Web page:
Patients with advanced-stage Hodgkin lymphoma who were at high risk for treatment failure as determined by interim positron emission tomography (PET) response appeared to benefit from early treatment intensification with autologous hematopoietic cell transplantation (HCT), a study published in the Journal of Clinical Oncology has shown.1

Because it has been yet to be confirmed if PET evaluation performed early during first-line therapy in patients with advanced-stage Hodgkin lymphoma is beneficial, researchers sought to evaluate where PET response-adapted therapy is effective in this setting.

For the phase 2 study, researchers enrolled 519 patients with advanced-stage de novo Hodgkin lymphoma who received initial treatment with ABVD (doxorubicin, bleomycin, vinblastine, dacarbazine). If patients showed a positive PET evaluation after 2 cycles of chemotherapy, they were switched to early ifosfamide-containing salvage treatment followed by HCT.

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Of the 512 evaluable patients, 103 were PET-positive after 2 cycles. Among them, 81 then received the salvage regimen with HCT, 15 remained on ABVD per physician’s decision, 5 received an alternative treatment, and 2 were excluded due to a diagnostic error.

Results showed that that 2-year progression-free survival rate was 76% for PET-positive patients after 2 cycles regardless of the salvage treatment they received. PET-negative patients had a 2-year progression-free survival rate of 81%.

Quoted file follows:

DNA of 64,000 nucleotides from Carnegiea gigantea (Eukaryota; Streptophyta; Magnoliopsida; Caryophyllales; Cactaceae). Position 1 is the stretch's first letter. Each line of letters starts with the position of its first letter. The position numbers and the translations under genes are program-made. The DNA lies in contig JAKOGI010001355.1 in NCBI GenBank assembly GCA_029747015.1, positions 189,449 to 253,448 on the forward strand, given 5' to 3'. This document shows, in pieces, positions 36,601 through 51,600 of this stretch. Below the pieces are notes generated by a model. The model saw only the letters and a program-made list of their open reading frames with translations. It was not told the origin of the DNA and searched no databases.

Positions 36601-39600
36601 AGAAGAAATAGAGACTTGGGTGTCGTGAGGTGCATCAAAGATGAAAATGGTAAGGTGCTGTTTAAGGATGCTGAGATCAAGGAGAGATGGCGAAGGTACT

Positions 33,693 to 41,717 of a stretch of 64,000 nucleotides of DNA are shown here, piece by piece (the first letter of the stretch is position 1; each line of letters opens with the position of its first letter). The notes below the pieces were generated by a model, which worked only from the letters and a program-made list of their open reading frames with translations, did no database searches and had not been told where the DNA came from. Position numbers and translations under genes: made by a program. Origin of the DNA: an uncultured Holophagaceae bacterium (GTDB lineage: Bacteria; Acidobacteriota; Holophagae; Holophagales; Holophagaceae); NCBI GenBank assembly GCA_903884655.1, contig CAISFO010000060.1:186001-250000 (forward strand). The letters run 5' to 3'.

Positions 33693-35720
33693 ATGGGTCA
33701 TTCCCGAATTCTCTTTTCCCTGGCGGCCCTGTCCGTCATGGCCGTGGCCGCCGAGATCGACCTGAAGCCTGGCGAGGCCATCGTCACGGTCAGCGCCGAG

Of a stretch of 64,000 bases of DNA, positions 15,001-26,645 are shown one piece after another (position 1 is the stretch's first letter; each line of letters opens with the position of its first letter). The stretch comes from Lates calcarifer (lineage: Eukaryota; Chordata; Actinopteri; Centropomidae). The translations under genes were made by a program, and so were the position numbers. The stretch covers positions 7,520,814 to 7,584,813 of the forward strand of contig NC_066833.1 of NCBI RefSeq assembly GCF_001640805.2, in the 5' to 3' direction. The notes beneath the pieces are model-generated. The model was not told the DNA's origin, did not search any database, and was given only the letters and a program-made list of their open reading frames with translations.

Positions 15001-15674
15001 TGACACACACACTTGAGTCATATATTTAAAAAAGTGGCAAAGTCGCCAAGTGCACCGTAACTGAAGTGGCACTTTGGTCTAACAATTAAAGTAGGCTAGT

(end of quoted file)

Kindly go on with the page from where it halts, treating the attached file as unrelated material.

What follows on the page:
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“Patients with advanced-stage Hodgkin lymphoma for whom treatment was at high risk of failing appear to benefit from early treatment intensification with autologous transplantation, as indicated by the possibility of successful salvage treatment in more than 70% of PET2-positive patients through obtaining the same 2-year progression-free survival as the PET2-negative subgroup,” the authors concluded.


  1. Zinzani PL, Broccoli A, Gioia DM, et al. Interim positron emission tomography response–adapted therapy in advanced-stage Hodgkin lymphoma: final results of the phase II part of the HD0801 study [published online ahead of print February 16, 2016]. J Clin Oncol. doi: 10.1200/JCO.2015.63.0699.